For nearly 30 years, CDC’s National Breast and Cervical Cancer Early Detection Program (NBCCEDP) has provided low-income, uninsured, and underserved women access to timely breast and cervical cancer screening and diagnostic services.

You may be eligible for free or low-cost screenings if you meet these qualifications—

  • You have no insurance, or your insurance does not cover screening exams.
  • Your yearly income is at or below 250% of the federal poverty level
  • You are between 40 and 64 years of age for breast cancer screening.
  • You are between 21 and 64 years of age for cervical cancer screening.
  • Certain women who are younger or older may qualify for screening services.

https://www.cdc.gov/cancer/nbccedp/screenings.htm

Cervical Cancer

The Pap test can find abnormal cells in the cervix that may turn into cancer. The HPV test looks for the virus (human papillomavirus) that can cause these cell changes. Pap tests also can find cervical cancer early, when the chance of being cured is very high.

Colorectal (Colon) Cancer

Colorectal cancer almost always develops from precancerous polyps (abnormal growths) in the colon or rectum. Screening tests can find precancerous polyps, so they can be removed before they turn into cancer. Screening tests also can find colorectal cancer early, when treatment is most successful.

Lung Cancer

The USPSTF recommends yearly lung cancer screening with low-dose computed tomography (LDCT) for people who have a history of heavy smoking, and smoke now or have quit within the past 15 years, and are between 55 and 80 years old.

Vaccines also help lower cancer risk. The human papillomavirus (HPV) vaccine helps prevent most cervical cancers and several other kinds of cancer. The hepatitis B vaccine can help lower liver cancer risk.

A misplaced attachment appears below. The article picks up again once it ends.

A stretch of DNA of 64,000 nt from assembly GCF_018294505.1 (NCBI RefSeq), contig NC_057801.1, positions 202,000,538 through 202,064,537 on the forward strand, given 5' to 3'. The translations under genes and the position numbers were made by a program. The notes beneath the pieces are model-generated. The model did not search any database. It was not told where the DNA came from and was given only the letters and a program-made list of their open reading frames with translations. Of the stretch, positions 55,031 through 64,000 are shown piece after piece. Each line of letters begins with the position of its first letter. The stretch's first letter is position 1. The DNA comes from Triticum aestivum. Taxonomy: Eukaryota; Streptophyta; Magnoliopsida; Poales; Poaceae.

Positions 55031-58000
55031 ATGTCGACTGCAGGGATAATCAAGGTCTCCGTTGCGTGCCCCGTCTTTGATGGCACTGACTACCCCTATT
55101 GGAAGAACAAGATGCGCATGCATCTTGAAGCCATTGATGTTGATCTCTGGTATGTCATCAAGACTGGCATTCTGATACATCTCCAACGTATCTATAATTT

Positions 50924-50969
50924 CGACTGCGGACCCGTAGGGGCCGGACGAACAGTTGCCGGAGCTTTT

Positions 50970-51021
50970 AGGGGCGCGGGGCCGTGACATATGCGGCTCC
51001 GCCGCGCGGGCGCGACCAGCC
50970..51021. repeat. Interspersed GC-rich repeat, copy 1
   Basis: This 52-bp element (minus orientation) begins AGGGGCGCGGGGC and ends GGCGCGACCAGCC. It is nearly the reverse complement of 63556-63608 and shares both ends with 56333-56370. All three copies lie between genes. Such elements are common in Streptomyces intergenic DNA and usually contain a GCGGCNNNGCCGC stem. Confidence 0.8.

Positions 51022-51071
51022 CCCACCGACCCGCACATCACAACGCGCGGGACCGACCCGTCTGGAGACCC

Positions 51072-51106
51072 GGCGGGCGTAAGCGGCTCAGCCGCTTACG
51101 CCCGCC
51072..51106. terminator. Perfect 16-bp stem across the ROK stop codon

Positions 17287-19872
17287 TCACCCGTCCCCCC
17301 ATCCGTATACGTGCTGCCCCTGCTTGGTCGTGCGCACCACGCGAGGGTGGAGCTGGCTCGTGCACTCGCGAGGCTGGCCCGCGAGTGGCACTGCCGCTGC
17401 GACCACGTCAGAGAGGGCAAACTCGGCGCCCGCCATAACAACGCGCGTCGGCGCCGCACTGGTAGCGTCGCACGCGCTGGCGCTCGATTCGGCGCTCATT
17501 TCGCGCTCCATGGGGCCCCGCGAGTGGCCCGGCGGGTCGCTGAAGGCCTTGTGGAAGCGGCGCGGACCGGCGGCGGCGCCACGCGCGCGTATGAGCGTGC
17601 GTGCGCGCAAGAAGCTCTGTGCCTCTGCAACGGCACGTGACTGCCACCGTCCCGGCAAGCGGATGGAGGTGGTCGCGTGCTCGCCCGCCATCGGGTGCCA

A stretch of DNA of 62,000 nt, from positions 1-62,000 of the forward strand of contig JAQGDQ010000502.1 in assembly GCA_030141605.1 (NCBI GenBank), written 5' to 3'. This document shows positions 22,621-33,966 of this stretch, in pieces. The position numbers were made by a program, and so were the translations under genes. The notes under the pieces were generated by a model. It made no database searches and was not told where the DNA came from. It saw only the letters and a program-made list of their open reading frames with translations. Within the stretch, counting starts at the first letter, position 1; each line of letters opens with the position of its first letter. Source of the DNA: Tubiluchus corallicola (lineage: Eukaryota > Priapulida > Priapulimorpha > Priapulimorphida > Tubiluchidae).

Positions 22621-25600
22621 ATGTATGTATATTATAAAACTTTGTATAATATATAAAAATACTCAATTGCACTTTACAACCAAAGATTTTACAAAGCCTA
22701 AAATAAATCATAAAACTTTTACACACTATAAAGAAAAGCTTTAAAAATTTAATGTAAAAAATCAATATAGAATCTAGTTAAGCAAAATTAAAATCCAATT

Human Papillomavirus (HPV) Vaccine

Some cancers are caused by human papillomavirus (HPV), a very common sexually transmitted infection. The HPV vaccine protects against the types of HPV that most often cause these cancers.

  • HPV vaccination is recommended for preteens aged 11 to 12 years, but can be given starting at age 9. HPV vaccine also is recommended for everyone through age 26 years, if they are not vaccinated already.
  • HPV vaccination is not recommended for everyone older than age 26 years. However, some adults age 27 through 45 years who are not already vaccinated may decide to get the HPV vaccine after speaking with their doctor about their risk for new HPV infections and the possible benefits of vaccination. HPV vaccination in this age range provides less benefit, as more people have already been exposed to HPV.

HPV vaccination prevents new HPV infections, but does not treat existing infections or diseases. This is why the HPV vaccine works best when given before any exposure to HPV.

The HPV vaccine does not substitute for routine cervical cancer screening tests (Pap and HPV tests), according to recommended screening guidelines.

Hepatitis B Vaccine

Hepatitis B is a liver disease caused by the Hepatitis B virus (HBV). It ranges in severity from a mild illness, lasting a few weeks (acute), to a serious long-term (chronic) illness that can lead to liver disease or liver cancer. The hepatitis B vaccine is available for all age groups to prevent HBV infection.